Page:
It was Pizza Hut and it looked about as real as a Pizza Hut gets except for a couple of differences. The people were a little darker. There was no beef to be had on the menu. The prices were in rupees. Other than that it looked like a fairly upscale Pizza Hut in a mall.
It’s the rootop terrace at the hotel where I
stayed. It was very nice. My room overlooked it.
Varanasi, India is a special place. Special because, in Hindu culture, Varanasi is a major pilgrimage site. It is said that, if a person dies (or is even cremated) in Varanasi their soul will obtain instant moksha [IT], the release from the perpetual cycle of life, death and rebirth that Hindus are striving to achieve. I don’t know a whole lot about moksha, but I do know that there are a whole lot of people who believe that Varanasi is a holy place. The people that you see in this picture are just such people. They have come to the Ganges River, a body of water they consider the holiest in the world, to get a little purity. One of the great activities in Varanasi for the tourist is to take a boat trip in the morning on the Ganges to observe pilgrims and local devotees in their morning rituals along the ghats, the steps leading down to the river. They gather, they meditate, they drink chai, they socialize, they bathe, they swim and they wash themselves and their laundry. This is quintessential Varanasi.
At night, this is The-Place-To-Be in Varanasi, at least in the early evening hours. The local Hindu community does an age-old prayer ritual for the city and the tourists. The priests chant and sing with the accompaniment of musical instruments. The local Hindus join in. It is, after all, a religious ceremony that the majority of them have participated in since their conception. Everyone’s invited. It’s outdoors on stages at the Dasashwamedh Ghat, one of the major Ghats of the city. The performance/ceremony takes about an hour and draws a large crowd. Many people, like myself, watch the event from a boat on the Ganges River. There are dozens of boats filled with tourists who observe the spectacle. It’s unique and it happens early enough that folks like me can still make their bedtimes.
I don’t know about you, but I like this picture. This is my second trip to the Taj. I went once by myself. I then went on a guided tour. It was a little pricey to go both days, but what the heck, I’m a big-spender. Tickets to Taj cost foreigners about $17 a day. They cost Indians less than 50 cents. I’m not sure how the Indian government justifies this, but I guess they don’t have to, do they?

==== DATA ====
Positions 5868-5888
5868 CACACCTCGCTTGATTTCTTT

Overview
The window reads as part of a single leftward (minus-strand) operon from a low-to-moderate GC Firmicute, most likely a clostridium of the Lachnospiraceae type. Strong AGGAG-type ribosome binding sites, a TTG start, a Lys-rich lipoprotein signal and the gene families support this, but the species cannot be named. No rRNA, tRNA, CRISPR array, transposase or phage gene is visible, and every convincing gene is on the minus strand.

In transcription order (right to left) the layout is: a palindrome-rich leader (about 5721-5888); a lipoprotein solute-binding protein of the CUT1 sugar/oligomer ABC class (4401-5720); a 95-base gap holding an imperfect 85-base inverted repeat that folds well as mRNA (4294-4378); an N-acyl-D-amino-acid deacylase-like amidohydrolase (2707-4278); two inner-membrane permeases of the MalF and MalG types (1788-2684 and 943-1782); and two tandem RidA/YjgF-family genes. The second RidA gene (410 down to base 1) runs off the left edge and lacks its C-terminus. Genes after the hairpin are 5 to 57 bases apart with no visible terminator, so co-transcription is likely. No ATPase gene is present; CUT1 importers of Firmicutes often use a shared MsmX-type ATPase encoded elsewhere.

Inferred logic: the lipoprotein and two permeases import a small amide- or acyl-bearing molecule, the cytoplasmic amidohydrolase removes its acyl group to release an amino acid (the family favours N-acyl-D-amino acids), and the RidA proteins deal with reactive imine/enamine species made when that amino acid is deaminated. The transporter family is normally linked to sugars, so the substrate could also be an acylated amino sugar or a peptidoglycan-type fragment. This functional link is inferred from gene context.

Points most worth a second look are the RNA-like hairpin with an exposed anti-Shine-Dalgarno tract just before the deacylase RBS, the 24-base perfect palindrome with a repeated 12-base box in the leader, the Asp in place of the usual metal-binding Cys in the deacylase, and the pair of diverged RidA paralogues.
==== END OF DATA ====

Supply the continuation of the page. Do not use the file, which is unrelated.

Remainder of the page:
It’s a palace, a village and a good story. The white marble structure behind me is the tomb of a holy man. He helped a great king of a great dynasty perpetuate history as we know it. How, and what resulted from the relationship between the holy man that once lived in a cave and the king of a great empire, is the story of Fatehpur Sikri.
Wow! It’s a cow. In the street. You’re in India, man, get used to it.
This, I can never get used to. This picture is one that is all-too-common in India. Here, you can see a big heap of trash and some animals. Most of the time there are no Indians in the picture. I’m really not sure what this guy is doing. When I take a picture of some guy in a garbage dump, I try not to linger. Animals in garbage dumps is not uncommon in India. However, to put the whole thing in some perspective for my western friends, it is important to understand a couple of things. First, in India, the lives of animals are much the same as the lives of humans. That’s why the vast, vast majority of Hindus are vegetarians. Second, it is important to support our animal friends by giving them the refuse that we don’t want, especially cows, which are, for Hindus, sacred. It’s something like having a pet, but on a higher social order. All animals are our friends (pets) and we should help them. Best way to help them? Feed them our garbage. It’s like feeding Fido under the table when dad wasn’t watching. At this point, however, the whole thing starts getting a little murky as the results of the logic are piles and piles of garbage everywhere and loose animals feeding in them. But, if the Indians don’t have a problem with it, why should I? It’s their country, isn’t it?
This is a meter for a tuk-tuk in India. Almost all tuk-tuks have them. Almost no tuk-tuks use them. There are 4 steps to getting a good deal on a tuk-tuk ride in India. First tell the driver where you want to go and see if he even remotely appears to understand where it is you want to wind up. If he doesn’t, find another tuk-tuk or really bad things could happen. Second, ask the price. Third, offer him half of what he is asking. Stand there for a while listening to him whine, cajole and try to negotiate with you. Stand firm in your price. Do not waver. Fourth, start walking away after he gets even reasonably close to your price. If you are really feeling generous or absolutely need the ride right now, offer him 60-70% of what he asks. The trick is in walking away and starting to look for another tuk-tuk. You have to really mean it when you do it. The competition for premium-paying riders, or tourists, in India is tremendous. Even at 50% of his asking price, I’m paying a lot more than an Indian would pay. He’s getting a good deal. I’m getting a good deal. Unfortunately, he’ll wind up not liking me because I wouldn’t pay an overly-inflated price. I’ll feel bad that I haven’t allowed another local to take advantage of me, but at least he’ll respect me in the morning.
This picture is of a view of the Taj Mahal from the King’s quarters in Agra Fort. The actual view is much better than any picture can ever make it out to be. There are some things in this world that should be experienced in person, no matter how good the photograph appears to be. The Taj Mahal is one of them.